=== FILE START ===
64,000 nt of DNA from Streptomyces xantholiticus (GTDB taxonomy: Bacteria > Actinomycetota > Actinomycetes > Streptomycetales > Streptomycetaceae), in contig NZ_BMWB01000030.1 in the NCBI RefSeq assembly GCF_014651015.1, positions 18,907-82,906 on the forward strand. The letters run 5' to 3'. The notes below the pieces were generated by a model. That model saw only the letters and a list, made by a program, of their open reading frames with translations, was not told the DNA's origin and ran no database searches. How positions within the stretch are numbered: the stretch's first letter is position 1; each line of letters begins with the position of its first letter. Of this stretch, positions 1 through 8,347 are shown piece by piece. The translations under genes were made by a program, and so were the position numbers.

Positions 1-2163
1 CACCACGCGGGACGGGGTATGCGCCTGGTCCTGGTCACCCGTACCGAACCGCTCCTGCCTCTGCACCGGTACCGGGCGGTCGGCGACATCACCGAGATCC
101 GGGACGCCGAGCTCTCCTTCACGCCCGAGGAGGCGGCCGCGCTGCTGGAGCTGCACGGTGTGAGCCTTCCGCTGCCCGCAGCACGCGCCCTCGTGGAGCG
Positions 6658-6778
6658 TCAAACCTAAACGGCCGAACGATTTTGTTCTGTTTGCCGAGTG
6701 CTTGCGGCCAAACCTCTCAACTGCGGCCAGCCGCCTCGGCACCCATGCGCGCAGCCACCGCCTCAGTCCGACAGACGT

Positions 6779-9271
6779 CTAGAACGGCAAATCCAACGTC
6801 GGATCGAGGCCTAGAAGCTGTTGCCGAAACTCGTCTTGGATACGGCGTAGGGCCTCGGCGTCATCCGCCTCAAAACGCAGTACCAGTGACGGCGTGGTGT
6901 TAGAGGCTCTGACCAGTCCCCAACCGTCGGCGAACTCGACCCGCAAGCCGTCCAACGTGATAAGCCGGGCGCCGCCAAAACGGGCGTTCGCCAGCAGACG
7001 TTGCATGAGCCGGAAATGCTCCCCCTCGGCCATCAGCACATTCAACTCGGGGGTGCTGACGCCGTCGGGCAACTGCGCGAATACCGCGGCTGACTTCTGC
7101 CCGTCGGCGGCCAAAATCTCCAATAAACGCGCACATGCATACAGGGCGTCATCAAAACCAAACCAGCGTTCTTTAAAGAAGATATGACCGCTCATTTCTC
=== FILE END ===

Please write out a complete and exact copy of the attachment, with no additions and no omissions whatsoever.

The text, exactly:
64,000 nt of DNA from Streptomyces xantholiticus (GTDB taxonomy: Bacteria > Actinomycetota > Actinomycetes > Streptomycetales > Streptomycetaceae), in contig NZ_BMWB01000030.1 in the NCBI RefSeq assembly GCF_014651015.1, positions 18,907-82,906 on the forward strand. The letters run 5' to 3'. The notes below the pieces were generated by a model. That model saw only the letters and a list, made by a program, of their open reading frames with translations, was not told the DNA's origin and ran no database searches. How positions within the stretch are numbered: the stretch's first letter is position 1; each line of letters begins with the position of its first letter. Of this stretch, positions 1 through 8,347 are shown piece by piece. The translations under genes were made by a program, and so were the position numbers.

Positions 1-2163
1 CACCACGCGGGACGGGGTATGCGCCTGGTCCTGGTCACCCGTACCGAACCGCTCCTGCCTCTGCACCGGTACCGGGCGGTCGGCGACATCACCGAGATCC
101 GGGACGCCGAGCTCTCCTTCACGCCCGAGGAGGCGGCCGCGCTGCTGGAGCTGCACGGTGTGAGCCTTCCGCTGCCCGCAGCACGCGCCCTCGTGGAGCG
Positions 6658-6778
6658 TCAAACCTAAACGGCCGAACGATTTTGTTCTGTTTGCCGAGTG
6701 CTTGCGGCCAAACCTCTCAACTGCGGCCAGCCGCCTCGGCACCCATGCGCGCAGCCACCGCCTCAGTCCGACAGACGT

Positions 6779-9271
6779 CTAGAACGGCAAATCCAACGTC
6801 GGATCGAGGCCTAGAAGCTGTTGCCGAAACTCGTCTTGGATACGGCGTAGGGCCTCGGCGTCATCCGCCTCAAAACGCAGTACCAGTGACGGCGTGGTGT
6901 TAGAGGCTCTGACCAGTCCCCAACCGTCGGCGAACTCGACCCGCAAGCCGTCCAACGTGATAAGCCGGGCGCCGCCAAAACGGGCGTTCGCCAGCAGACG
7001 TTGCATGAGCCGGAAATGCTCCCCCTCGGCCATCAGCACATTCAACTCGGGGGTGCTGACGCCGTCGGGCAACTGCGCGAATACCGCGGCTGACTTCTGC
7101 CCGTCGGCGGCCAAAATCTCCAATAAACGCGCACATGCATACAGGGCGTCATCAAAACCAAACCAGCGTTCTTTAAAGAAGATATGACCGCTCATTTCTC